Permissibility of electoral systems: A new look at an old question

Orit Kedar, Liran Harsgor, Or Tuttnauer

Research output: Contribution to journalArticlepeer-review

3 Scopus citations

Abstract

Permissibility of electoral systems, and in particular the conversion of voices in the electorate to the legislature, is broadly considered to depend on the number of seats per district (district magnitude) in a country. Yet the most prevalent electoral system in the democratic world, proportional representation with districts, is often characterized by an almost entirely overlooked variation: Within the same country districts vary in their magnitude, sometimes by a factor of 20. How does such variation affect permissibility of electoral systems? Drawing on a broad cross-section of democracies, we demonstrate that contrary to what the literature implicitly assumes, other things equal, a combination of large and small districts results in greater permissibility than a set of districts of similar magnitude. We find that where districts are of similar (different) magnitude the degree of permissibility is lower (higher) than that found by current literature.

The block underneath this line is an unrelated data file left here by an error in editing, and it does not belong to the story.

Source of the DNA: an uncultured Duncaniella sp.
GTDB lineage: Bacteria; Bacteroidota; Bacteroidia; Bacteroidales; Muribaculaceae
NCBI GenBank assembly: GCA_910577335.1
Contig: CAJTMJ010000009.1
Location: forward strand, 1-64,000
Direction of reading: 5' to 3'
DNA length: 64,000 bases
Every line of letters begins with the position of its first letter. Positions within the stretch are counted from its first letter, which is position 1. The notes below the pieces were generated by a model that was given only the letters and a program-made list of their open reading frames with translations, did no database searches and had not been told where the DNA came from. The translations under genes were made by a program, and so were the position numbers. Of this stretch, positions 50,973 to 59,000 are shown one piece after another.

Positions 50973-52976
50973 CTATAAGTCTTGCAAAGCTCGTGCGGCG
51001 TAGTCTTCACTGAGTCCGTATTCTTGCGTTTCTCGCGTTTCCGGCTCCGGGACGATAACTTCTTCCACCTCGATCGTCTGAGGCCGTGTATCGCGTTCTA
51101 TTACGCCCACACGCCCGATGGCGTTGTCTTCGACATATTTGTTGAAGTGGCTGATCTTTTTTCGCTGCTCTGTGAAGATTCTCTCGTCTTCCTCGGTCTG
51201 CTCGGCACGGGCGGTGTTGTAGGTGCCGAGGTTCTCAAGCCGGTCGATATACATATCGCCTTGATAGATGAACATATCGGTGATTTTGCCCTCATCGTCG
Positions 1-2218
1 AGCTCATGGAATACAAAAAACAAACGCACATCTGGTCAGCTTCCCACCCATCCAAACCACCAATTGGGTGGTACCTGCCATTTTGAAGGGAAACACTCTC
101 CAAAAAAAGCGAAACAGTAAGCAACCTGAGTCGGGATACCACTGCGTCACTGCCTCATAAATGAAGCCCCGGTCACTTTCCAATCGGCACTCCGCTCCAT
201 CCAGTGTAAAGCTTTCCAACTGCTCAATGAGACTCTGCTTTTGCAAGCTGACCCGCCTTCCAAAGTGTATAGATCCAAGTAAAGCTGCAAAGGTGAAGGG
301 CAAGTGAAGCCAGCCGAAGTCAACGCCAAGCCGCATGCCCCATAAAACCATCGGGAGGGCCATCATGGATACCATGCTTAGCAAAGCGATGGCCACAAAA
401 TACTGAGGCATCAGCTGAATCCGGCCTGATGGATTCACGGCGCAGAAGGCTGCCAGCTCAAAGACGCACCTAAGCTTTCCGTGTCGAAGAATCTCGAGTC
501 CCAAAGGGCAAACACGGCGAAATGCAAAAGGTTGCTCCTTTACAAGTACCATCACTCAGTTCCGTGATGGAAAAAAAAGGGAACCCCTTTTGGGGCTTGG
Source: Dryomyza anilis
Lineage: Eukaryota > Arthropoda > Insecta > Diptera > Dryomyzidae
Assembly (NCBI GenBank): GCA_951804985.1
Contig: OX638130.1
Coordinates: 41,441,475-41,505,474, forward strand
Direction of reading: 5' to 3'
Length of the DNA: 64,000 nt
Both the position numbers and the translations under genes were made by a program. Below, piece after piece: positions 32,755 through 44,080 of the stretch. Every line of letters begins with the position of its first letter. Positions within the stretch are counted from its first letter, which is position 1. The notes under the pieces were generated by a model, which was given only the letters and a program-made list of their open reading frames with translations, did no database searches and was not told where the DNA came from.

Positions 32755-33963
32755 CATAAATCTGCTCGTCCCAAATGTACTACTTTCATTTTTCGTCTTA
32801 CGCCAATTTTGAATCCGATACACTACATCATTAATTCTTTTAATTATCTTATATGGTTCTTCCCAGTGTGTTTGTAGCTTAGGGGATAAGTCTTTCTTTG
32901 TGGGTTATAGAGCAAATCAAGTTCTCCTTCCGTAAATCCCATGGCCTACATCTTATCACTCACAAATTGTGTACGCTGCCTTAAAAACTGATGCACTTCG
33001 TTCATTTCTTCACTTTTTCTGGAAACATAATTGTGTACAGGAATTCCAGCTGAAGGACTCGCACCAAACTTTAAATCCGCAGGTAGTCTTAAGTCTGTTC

Original languageAmerican English
Pages (from-to)439-452
Number of pages14
JournalJournal of Politics
Volume83
Issue number2
DOIs
StatePublished - Apr 2021

Bibliographical note

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© 2021 by the Southern Political Science Association. All rights reserved.

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